Book Excerpt: Joe Pernice's It Feels So Good When I Stop
Lou Barlow from Sebadoh was headlining, playing solo acoustic, so I was okay with suffering through the four opening acts. One of them was Jocelyn’s friend Stephen’s band. They were called the Coughins. They all smoked on stage and went to great lengths to look like they couldn’t give a shit how they looked. They embraced the crappy-playing-equals-pure-art-and-unmolested-genius myth. Stephen graduated from Pratt, but was doing production at Redbook because it was easy money. Jocelyn said that he’d designed some nice Vera Wang bridal knockoffs, and too bad they were counterfeits. I wasn’t too impressed, since Stephen had merely copied Vera’s design. Jocelyn said it still wasn’t easy to do. She suggested I try banging out a Cézanne.
Stephen put us on the Coughins’ guest list. The whole band probably only got two guests, so I was grateful. I liked Lou Barlow’s songs a lot. I wasn’t alone. When dangerously full, Brownies held about two hundred and fifty people. All three nights sold out in about twelve seconds.
After the Coughins’ set of Game Theory B-sides, Jocelyn and I went outside to have a smoke and wait for Stephen. It was one of the first nice nights in April, when you think you might actually live to see the summer. A crowd of people kept us from venturing too far beyond the entrance. Two bouncers stood like enormous African urns on either side of the doorway.
One of them got up on a milk crate and made an announcement. “People, the show is sold out. If you don’t have tickets, go somewhere else. I repeat. The show is sold out. Sorry.”
People moaned, though very few left.
“You’re not sorry,” the other bouncer joked.
“You’re right. I don’t give a flying fuck who they do or don’t let in. Let ’em all in. Let none of ’em in. I don’t care.” They laughed.
“I like these guys.” Jocelyn said about the bouncers, loud enough for them to hear.
“You catching that?” one of the bouncers asked.
“Oh, yeah.” He called in to the guy taking tickets. “Zippy? Zip, you make sure this pretty lady and her friend get treated nice.”
“What’s that?” Zippy was flustered, taking tickets like a madman and trying to make sense of a messy guest list. Brownies was not accustomed to crowds this size.
“Forget it, Zip. Go back to work.” The bouncer winked at Jocelyn.
“Zipper-headed Zippy,” said the other.
Two sonic youths wormed up to the front of the line. “You sure there aren’t any more tickets?” one of them asked.
“One moment, please.” The bouncer got back up on his milk crate. “Oh, I forgot to mention,” he screamed down at the sonic youths. “The show is sold out! Go home!”
People with tickets laughed. The bouncer stepped off the crate. The sonic youths evaporated.
Stephen finally came outside. He’d changed into a ratty white t-shirt that said “Be All You Can Be.” His hair was wet, and his face was red. He was hyper and effeminate.
“Hey, you!” He hugged Jocelyn. Then he hugged me. I wasn’t into it. I don’t like people who I’m not fucking touching me. “How were we? Be honest.”
“You looked like you were having a good time up there.” It was the most positive thing I could come up with.
“Really? Thanks.” He was still breathing heavy from the gig.
“I agree,” Jocelyn said. “You guys were amazing.”
“Thanks, you guys.” He group-hugged us.
“Nice set,” someone leaving the club said.
“Thank you soooo much.”
“Was it good for you?” Jocelyn asked.
Stephen turned into Willona, the lusty neighbor on the TV show Good Times. “Sister, it’s always good for me.” Jocelyn slapped him on the arm. “No, there were some bumps, you know? But on the whole, I think it was—no, I know it was our best show yet. Each one gets better.” Stephen moved his hand in small increments from the left side of his body to his right, mimicking the Coughins’ evolution as a band. “And as long as that keeps happening, you know?”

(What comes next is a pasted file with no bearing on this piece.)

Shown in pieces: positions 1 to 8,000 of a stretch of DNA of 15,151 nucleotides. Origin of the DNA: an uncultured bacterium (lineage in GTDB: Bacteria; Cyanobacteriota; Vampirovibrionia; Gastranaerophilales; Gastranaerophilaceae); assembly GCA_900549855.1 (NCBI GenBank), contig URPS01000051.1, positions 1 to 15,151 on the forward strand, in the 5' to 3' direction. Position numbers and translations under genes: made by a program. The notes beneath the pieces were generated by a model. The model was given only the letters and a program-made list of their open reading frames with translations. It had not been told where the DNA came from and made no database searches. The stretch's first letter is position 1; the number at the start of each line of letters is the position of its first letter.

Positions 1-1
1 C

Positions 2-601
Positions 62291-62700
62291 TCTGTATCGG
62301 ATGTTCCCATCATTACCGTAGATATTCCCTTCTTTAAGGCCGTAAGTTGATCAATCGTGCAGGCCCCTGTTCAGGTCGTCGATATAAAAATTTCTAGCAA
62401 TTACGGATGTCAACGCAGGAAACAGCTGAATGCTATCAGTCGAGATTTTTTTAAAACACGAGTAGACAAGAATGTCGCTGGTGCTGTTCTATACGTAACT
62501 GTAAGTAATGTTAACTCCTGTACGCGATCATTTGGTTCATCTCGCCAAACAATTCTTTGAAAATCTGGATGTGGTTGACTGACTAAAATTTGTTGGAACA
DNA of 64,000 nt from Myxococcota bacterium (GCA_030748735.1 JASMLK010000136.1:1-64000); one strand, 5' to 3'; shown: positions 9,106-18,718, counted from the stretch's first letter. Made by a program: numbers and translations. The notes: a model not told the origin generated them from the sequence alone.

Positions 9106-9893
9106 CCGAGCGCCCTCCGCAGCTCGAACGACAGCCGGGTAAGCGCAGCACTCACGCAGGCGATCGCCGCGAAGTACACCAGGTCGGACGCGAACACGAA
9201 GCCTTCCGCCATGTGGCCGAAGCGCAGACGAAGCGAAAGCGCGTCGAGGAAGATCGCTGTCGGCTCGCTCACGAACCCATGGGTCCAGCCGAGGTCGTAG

“Something good’s got to happen,” Jocelyn said.
“Improvement’s what you want,” I said.
“That’s what I keep telling Jeremy, but he’s so”—Stephen clenched his fists—“he wants everything to happen yesterday. He’s like a child. But you know what? I’m not going to think about his issues tonight. This is me not thinking about it. It was our best show yet, and I’m going to enjoy it.”
“You go, girl,” Jocelyn said.
The Coughins were never going anywhere, and at least two of the three of us knew it.
The crowd in front of Brownies parted. Lou Barlow waited while the rest of his party got out of the cab. He looked like a Lovin’ Spoonful-era John Sebastian. There was a scrawny dude wearing an unfashionably full beard and an olive drab army fatigues jacket. He had a camera in his hands, and two more around his neck. He immediately swapped out lenses. A green-haired woman wearing a co-opted auto mechanics jacket with LADY SUB POP embroidered in pink on a breast pocket was reading the number off her pager.
“Lou’s here!” people murmured. “That’s him.”
Lou walked the length of the concrete-gray carpet. He saw Stephen standing near the door.
“Hey, man. Sorry I missed your set. Fucking ridiculous photo shoot.”
The photographer was unfazed. He got the camera right up in Lou’s face.
“Oh, please,” Stephen said. “Thanks for just letting us play.”
“Was anyone there?”
“By the end it was pretty full. More people than we’ve ever played to.”
Stephen introduced us. He told Lou I lived in Amherst.
“Yeah, you look kind of familiar,” Lou said.
“I wait tables at that restaurant, Esposito’s.” I had also seen Dinosaur Jr. play about twenty times when he was still in the band. I left out that part because I didn’t think it was a good idea stirring up the bad blood.
“He’s got a cool band, too,” Stephen said. “The Young Accuser.”
I was embarrassed. “It’s not really a band. Just me and another guy on acoustics. I think you know him. Richie Leonides?”
“No way! The Richie Leonides? He’s a musician?”
“I worked with him in kitchen at the Soldiers Home in Holyoke.”
“Yeah, I know.”
“Fuck! That was like eighty-two, eighty-three. He’s’ the guy that got me way into Sabbath.”
“No way!” Stephen said. “He’s the one?”